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Discussion Starter #1
I have a 115bhp 9-3 tids.

Having never owned a turbo diesel before I am unsure whether or not it is operating correctly.

I don't particularly feel the turbo kick in - is this correct.

Does it operate at a certain rev. range or is it always assisting.

Driving at around the 80mph mark for most of my journeys (although trip meter says 33mph average) I am getting approx 40mpg - is this correct?
It's just that I have seen figures of 60mpg quoted for extra urban.

When driving up hills on dual carriageway, the car does not want to go above 85mph. Is this also right?

Thanks in advance..
 

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I do not know much about your car, so I cannot say too much. As far as the turbo, I would imagine that it is a very small amount of boost since you are only outputting 115. With that small amount of boost I doubt you will feel a "kick".

Driving at 80MPH with a 115HP engine, 40 seems about right. The 60mpg is probably calculated off going 55mph or something like that. The faster you go the more drag, and the more fuel required to maintain that speed.

As far as going up a decent grade at 85mph, I cannot imagine doing much better in a car that size with an engine that small. But I am not very firmiliar with the car, those are just my general impressions.
 

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My TiD (115) is not the fastest machine on the road. There is a boost when the turbo comes in but not a kick.


From time to time the MAF, and the MAP need cleaning out, and the vacuum hoses need checking (I was recently shown how to do this on another saab forum, link below) and this should make a noticable difference to performance and economy.

My MPG is about 31 (but my average city speed is only 13 mph). On the motorway I get about 55mpg.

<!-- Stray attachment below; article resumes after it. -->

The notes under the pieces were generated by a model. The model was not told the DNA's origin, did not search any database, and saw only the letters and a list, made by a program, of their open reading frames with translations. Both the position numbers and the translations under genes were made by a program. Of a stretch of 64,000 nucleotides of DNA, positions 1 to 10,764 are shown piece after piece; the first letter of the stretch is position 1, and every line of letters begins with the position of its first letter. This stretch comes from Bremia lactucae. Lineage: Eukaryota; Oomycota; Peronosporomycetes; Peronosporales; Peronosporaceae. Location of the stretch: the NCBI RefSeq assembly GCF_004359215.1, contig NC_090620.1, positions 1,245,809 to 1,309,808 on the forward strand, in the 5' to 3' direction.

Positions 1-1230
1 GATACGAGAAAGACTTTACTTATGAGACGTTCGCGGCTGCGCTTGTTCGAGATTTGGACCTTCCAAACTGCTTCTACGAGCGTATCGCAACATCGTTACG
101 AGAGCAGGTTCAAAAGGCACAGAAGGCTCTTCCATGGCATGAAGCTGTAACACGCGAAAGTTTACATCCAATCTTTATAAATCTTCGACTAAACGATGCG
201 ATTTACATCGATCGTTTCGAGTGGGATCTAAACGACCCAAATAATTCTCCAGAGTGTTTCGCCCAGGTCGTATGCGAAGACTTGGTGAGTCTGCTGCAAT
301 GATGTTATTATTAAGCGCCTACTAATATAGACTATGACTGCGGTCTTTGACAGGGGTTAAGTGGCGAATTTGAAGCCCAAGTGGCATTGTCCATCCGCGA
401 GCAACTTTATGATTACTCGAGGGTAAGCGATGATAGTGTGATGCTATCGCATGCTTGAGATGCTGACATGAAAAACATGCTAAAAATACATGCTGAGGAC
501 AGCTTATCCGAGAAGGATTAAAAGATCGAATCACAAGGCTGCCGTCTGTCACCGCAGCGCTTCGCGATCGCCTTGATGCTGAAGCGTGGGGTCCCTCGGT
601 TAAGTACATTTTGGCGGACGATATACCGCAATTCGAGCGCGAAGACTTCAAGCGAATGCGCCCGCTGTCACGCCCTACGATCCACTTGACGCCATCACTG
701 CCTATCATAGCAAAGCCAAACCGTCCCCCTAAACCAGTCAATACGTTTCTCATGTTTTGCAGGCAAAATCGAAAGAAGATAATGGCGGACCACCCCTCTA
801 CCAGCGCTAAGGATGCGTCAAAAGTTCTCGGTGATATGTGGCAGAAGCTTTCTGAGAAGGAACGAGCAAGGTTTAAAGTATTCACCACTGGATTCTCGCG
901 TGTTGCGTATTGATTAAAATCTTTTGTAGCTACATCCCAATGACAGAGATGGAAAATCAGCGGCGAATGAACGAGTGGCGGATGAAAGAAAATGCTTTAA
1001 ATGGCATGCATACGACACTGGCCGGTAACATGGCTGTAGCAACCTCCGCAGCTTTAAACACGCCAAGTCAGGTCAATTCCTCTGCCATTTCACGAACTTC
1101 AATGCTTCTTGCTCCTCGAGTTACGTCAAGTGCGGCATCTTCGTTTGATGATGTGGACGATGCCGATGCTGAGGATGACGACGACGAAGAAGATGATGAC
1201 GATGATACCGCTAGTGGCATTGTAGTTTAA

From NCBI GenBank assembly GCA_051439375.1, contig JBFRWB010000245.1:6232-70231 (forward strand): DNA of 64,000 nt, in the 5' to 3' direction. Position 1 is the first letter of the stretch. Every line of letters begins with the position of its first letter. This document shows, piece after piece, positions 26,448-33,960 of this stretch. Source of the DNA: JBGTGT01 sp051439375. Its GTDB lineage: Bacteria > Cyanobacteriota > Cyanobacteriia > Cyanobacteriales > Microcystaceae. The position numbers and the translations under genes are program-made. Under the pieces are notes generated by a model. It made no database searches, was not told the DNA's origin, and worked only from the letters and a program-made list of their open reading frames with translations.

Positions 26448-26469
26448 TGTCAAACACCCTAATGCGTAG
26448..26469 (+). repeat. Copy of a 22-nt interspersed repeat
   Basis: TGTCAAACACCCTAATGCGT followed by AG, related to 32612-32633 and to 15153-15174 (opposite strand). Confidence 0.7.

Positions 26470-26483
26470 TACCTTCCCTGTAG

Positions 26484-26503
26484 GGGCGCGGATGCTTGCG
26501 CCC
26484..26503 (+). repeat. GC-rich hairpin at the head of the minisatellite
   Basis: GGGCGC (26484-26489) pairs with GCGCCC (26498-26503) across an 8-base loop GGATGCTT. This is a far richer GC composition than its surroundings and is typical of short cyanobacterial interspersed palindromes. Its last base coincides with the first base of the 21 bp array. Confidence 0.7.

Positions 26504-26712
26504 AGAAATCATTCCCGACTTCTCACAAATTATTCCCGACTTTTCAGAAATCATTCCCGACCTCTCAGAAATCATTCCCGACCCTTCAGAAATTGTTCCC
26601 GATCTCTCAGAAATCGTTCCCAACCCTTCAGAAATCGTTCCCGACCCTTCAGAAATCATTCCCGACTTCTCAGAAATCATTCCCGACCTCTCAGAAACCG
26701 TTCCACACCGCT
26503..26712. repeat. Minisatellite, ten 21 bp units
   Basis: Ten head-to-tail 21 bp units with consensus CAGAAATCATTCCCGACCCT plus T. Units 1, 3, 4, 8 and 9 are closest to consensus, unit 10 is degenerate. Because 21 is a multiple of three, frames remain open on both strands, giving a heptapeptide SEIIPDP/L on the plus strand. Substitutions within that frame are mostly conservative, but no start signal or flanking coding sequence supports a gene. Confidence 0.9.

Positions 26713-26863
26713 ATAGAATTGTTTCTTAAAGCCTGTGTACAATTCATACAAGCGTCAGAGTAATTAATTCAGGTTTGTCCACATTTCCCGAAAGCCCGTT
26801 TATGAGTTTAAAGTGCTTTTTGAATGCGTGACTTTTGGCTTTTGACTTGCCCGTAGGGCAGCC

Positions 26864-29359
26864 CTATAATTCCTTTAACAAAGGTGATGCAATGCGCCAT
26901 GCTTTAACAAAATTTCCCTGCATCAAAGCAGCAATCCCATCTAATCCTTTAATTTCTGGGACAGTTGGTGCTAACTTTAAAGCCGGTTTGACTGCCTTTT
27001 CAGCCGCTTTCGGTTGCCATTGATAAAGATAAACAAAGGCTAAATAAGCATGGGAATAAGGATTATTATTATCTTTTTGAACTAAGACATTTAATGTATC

http://www.uksaabs.co.uk/viewtopic.php?t=2741
 

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sadders said:
Mt TiD (115) is not the fastest machine on the road. There is a boost when the turbo comes in but not a kick...
In my opinion, there is not much of a "kick" on a 2.0-liter regular fuel turbo. The turbo comes on gradually, and the boost in the first two gears is intentionally limited. There is a turbo-lag, this is practically a design feature with Saabs, and unless they are modified, they are not fast off the line (no complaint, just a comment, the car is fast enough for me). I would expect it to be the same with a Saab turbo diesel, unfortunately they are not imported to the US, so we really have no way to compare... (grumble)

I would really like to read a comparison between the Saab diesels and other diesel cars, if anyone from the UK would care to post a link... :D
 

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Discussion Starter #5
The saga goes on '99 9-3 tids (115)

Thanks to Sadders for the photos.

My MAP sensor location was slightly different to the one in the piccies (I hope!!!). It had lots of crusty gunk on it. Is it a pressure transducer?

It was shaped like a valve and has a hollow inner running along the length of it. Do I need to clean this out?

Anyway I cleaned it (but not the inner) and also wiped the air mass meter. The car seems modestly more lively in lower gears but still lacks power going uphill in 4th or 5th.

Any further ideas out there?
 

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An excellent site that Sadders has mentioned :

My MPG is about 31 (but my average city speed is only 13 mph). On the motorway I get about 55mpg.
http://www.uksaabs.co.uk/viewtopic.php?t=2741

Remember : this is based on the imperial gallon, is it not ??

The newer Diesel engine have different service requirements, cleaning of MAPs and MAFs for one.
This must be on a service schedule - maybe every 30K miles.
VW, the leader in affordable Diesels, has similar problems
 

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Discussion Starter #7
and on....

Hi,

How do I access the wastegate to see if there is an issue?

Which pipes should I be looking for??
 

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9993tids said:
Hi,

How do I access the wastegate to see if there is an issue?

Which pipes should I be looking for??
I would also like to know this so I am bumping the thread.

By the way, what is a wastegate?
 

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This is the wastegate, the flappy trap door bit. It opens up at a certain rpm to divert the exhaust gasses past the vains, to limit boost pressure. The diesel engine is different to petrol in that the waste gate is held closed by the vacuum pump, then vacuum cut at high revs to open gate.
 
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